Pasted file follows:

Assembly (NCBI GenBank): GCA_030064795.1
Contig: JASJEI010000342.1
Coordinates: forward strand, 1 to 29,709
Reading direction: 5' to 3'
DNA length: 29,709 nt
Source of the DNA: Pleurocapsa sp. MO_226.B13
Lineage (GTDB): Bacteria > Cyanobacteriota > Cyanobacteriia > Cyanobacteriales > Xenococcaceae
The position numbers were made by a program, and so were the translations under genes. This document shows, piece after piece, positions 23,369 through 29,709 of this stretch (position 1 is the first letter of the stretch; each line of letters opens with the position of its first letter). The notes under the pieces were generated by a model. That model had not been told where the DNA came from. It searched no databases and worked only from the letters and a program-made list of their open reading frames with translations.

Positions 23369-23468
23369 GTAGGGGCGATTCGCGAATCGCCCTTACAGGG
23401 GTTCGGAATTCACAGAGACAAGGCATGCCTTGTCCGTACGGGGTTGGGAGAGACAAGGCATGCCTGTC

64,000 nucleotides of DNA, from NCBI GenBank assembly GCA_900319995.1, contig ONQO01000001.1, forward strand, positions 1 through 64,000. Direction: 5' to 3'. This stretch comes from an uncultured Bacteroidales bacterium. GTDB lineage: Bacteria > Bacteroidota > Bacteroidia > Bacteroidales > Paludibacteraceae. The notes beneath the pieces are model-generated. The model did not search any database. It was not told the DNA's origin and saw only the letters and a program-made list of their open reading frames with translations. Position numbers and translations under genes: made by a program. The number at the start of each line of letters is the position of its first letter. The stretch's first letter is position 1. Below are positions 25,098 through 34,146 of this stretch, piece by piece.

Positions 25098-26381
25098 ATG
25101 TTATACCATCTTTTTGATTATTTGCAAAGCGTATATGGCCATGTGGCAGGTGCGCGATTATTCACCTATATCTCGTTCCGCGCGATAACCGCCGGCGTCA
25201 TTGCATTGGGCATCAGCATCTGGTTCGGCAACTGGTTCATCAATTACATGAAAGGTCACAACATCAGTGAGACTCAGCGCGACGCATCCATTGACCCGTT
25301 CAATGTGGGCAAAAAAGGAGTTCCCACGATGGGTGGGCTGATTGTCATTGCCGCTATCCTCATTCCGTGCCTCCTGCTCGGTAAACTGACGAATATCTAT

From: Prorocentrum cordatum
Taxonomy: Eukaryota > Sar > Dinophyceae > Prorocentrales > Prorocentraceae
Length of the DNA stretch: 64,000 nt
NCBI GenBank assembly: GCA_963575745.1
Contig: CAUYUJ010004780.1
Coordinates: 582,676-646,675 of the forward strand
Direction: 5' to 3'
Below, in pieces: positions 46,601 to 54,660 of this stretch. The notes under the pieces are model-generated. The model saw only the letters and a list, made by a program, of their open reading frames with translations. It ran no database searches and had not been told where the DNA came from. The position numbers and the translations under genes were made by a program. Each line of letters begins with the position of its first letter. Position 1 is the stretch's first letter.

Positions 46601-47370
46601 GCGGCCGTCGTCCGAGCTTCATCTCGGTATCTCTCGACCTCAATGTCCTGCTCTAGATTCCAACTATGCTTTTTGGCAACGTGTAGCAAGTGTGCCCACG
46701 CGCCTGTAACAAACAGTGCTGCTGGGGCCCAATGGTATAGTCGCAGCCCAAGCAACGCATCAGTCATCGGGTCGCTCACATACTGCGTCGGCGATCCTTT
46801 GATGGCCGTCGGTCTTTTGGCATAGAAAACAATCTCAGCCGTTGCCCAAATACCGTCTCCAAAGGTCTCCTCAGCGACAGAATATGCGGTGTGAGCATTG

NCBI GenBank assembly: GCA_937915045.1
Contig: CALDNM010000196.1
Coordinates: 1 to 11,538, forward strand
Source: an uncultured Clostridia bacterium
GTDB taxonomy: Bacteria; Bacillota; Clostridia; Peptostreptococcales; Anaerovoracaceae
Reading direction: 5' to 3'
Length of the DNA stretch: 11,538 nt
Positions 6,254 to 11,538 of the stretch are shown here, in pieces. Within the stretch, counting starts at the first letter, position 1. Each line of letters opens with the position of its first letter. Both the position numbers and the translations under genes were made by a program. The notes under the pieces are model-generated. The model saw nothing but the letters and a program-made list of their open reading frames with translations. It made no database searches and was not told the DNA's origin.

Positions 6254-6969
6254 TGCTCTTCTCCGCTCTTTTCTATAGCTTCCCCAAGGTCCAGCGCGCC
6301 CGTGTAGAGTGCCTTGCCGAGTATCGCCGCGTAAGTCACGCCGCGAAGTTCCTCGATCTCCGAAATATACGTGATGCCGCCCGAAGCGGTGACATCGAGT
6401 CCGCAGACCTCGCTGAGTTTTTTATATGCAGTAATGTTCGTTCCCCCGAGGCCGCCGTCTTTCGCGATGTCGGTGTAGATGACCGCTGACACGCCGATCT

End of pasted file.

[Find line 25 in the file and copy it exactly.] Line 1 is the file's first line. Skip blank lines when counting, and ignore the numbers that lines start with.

Below, in pieces: positions 46,601 to 54,660 of this stretch. The notes under the pieces are model-generated. The model saw only the letters and a list, made by a program, of their open reading frames with translations. It ran no database searches and had not been told where the DNA came from. The position numbers and the translations under genes were made by a program. Each line of letters begins with the position of its first letter. Position 1 is the stretch's first letter.